One of my favorite aspects of this book was Olivia’s relationship with her sister, Georgie. We don’t often get to enjoy a strong (and loving) bond between the heroine and another woman. There tends to be too much competition. I usually find myself highlighting a lot my favorite scenes between the heroine and the hero. I realized when I finished this book that the majority of my notes were of scenes between Olivia and Georgie. Here are a few of my favorites:

“You have the prettiest eyes I’ve ever seen. I can’t think why I got plain brown eyes and you have those green ones.” She peered at her. “Pale green. The color of celery, really.”

“If my hips were like celery, then we’d have something to celebrate.”

“You’re luscious,” her sister insisted. “Like a sweet, juicy peach.”

“I don’t mind being a peach,” Olivia said. “Too bad celery is in fashion.”

“I start to babble when I’m miserable. I know it’s a fault, but I can’t bear to cry, Georgie. I’d much rather laugh.”

“You have a wonderful laugh, Olivia. I’ve always thought that was one of the saddest things about Mother and Father. They were so busy trying to make you into a duchess that they never laughed with you.”

Yup. I loved Olivia’s relationship with her sister.

I also loved this book’s epilogue. I really appreciate getting to glimpse so far into Olivia and Quin’s future.

If I had any complaints, it was with those last few chapters before the epilogue. While I appreciate the tie in to the original fairy tale, it all felt a bit too far fetched. I still enjoyed the ending enough but my enjoyment was dimmed by one specific point. It’s a spoiler so I’ll discuss it below the cut.

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Book: A Thousand Nights
Author: E.K Johnston
Publishing: Disney Hyperion   
Pages: 336
Rating: ★★★  (3.5/5)

Release Date: October 6, 2015

Synopsis:

Lo-Melkhiin killed three hundred girls before he came to her village, looking for a wife. When she sees the dust cloud on the horizon, she knows he has arrived. She knows he will want the loveliest girl: her sister. She vows she will not let her be next.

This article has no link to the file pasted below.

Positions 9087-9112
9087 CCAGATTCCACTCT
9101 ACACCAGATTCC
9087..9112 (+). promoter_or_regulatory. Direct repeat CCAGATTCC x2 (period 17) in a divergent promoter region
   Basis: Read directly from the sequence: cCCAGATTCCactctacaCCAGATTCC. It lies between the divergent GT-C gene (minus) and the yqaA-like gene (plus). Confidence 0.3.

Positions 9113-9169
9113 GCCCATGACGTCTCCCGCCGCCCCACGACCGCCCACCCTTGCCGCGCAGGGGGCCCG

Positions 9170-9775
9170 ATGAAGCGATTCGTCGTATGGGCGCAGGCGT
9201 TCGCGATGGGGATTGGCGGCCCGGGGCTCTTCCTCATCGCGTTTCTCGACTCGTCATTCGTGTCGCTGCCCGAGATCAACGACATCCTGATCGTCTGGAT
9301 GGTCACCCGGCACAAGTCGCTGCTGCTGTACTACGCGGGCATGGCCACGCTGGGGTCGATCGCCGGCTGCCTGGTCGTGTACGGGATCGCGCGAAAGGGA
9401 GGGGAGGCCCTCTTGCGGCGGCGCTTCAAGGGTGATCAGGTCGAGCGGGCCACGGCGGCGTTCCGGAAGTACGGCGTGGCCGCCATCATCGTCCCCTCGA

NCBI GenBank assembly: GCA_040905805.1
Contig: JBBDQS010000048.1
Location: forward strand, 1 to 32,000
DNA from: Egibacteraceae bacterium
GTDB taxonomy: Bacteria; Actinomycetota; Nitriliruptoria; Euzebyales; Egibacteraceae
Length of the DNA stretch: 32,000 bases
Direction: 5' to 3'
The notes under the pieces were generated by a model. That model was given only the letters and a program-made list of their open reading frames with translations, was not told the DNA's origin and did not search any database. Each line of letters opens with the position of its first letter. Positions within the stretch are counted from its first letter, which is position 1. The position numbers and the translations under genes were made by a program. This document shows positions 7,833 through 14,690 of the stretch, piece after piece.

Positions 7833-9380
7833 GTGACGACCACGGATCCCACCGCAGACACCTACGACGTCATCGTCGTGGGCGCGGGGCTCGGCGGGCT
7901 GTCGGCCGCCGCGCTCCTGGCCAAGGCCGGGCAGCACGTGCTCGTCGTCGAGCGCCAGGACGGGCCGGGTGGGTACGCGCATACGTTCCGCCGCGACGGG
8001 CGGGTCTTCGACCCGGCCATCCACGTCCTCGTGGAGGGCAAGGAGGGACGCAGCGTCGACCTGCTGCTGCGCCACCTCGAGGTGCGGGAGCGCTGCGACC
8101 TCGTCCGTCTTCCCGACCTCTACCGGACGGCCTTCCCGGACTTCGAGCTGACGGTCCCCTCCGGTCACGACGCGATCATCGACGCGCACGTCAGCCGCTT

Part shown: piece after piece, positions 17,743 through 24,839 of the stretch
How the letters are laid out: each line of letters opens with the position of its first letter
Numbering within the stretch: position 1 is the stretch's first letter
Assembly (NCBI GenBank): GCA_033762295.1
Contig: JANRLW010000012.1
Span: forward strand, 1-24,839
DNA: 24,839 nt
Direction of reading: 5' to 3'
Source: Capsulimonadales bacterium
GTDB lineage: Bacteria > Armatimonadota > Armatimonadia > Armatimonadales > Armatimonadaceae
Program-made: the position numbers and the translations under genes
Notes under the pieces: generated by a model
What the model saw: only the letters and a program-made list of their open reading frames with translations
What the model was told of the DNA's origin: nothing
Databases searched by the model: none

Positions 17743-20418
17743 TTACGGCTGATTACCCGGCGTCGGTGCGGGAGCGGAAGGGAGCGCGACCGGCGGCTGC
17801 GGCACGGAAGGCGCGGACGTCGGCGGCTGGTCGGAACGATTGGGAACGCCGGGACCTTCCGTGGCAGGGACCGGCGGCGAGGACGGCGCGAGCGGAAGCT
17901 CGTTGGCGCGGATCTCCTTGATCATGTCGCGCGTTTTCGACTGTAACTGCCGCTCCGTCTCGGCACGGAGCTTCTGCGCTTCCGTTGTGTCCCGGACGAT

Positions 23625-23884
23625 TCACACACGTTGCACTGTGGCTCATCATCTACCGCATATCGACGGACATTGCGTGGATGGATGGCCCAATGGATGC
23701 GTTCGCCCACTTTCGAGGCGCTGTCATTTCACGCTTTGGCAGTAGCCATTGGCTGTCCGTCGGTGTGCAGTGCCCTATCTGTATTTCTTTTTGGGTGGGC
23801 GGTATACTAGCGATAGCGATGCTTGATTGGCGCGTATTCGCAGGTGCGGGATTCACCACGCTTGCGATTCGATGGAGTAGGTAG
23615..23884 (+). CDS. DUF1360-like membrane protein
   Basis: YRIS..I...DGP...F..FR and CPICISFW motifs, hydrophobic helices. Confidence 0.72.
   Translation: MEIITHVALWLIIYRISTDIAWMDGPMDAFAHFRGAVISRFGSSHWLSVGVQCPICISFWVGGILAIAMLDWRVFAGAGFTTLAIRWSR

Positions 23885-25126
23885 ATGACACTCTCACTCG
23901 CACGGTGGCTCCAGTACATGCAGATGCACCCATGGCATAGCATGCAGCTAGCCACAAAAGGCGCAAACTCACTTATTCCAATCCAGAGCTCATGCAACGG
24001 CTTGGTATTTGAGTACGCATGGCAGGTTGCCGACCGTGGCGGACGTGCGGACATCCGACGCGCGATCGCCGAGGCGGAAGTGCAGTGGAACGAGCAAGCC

And so she is taken in her sister’s place, and she believes death will soon follow. Lo-Melkhiin’s court is a dangerous palace filled with pretty things: intricate statues with wretched eyes, exquisite threads to weave the most beautiful garments.  She sees everything as if for the last time.But the first sun rises and sets, and she is not dead. Night after night, Lo-Melkhiin comes to her and listens to the stories she tells, and day after day she is awoken by the sunrise. Exploring the palace, she begins to unlock years of fear that have tormented and silenced a kingdom. Lo-Melkhiin was not always a cruel ruler. Something went wrong.
Far away, in their village, her sister is mourning. Through her pain, she calls upon the desert winds, conjuring a subtle unseen magic, and something besides death stirs the air.
Back at the palace, the words she speaks to Lo-Melkhiin every night are given a strange life of their own. Little things, at first: a dress from home, a vision of her sister. With each tale she spins, her power grows. Soon she dreams of bigger, more terrible magic: power enough to save a king, if she can put an end to the rule of a monster.

Thoughts:

My many thanks to the author, publisher, and to NetGalley for providing me with a copy of A Thousand Nights in exchange for an honest review.

I was absolutely thrilled when I found out I had been approved to read a copy of A Thousand Nights before its release date (October 6th) because it has been on my list of most anticipated releases for 2015 for quite sometime. I’m not joking when I say I was on the verge of tears when I had learned of my granted approval. With my high anticipation came my high expectations. What I loved most about A Thousand Nights was it’s stunning, and I mean undeniably stunning, writing.

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Hello! I wanted to let readers and book lovers know that I’m now on GoodReads ~ mainly so I could add an author pic and bio.  Plus it was fun to scan my bookshelves and list books I like and think of books I want to read. Also it’s important to be humbled by the three-star reviews to remind me of my place in the scheme of things (one can forget sometimes). 

I don’t know how “active” I’ll be on there, but friends and “followers” are always welcome!

https://www.goodreads.com/author/show/224666.Richard_Sala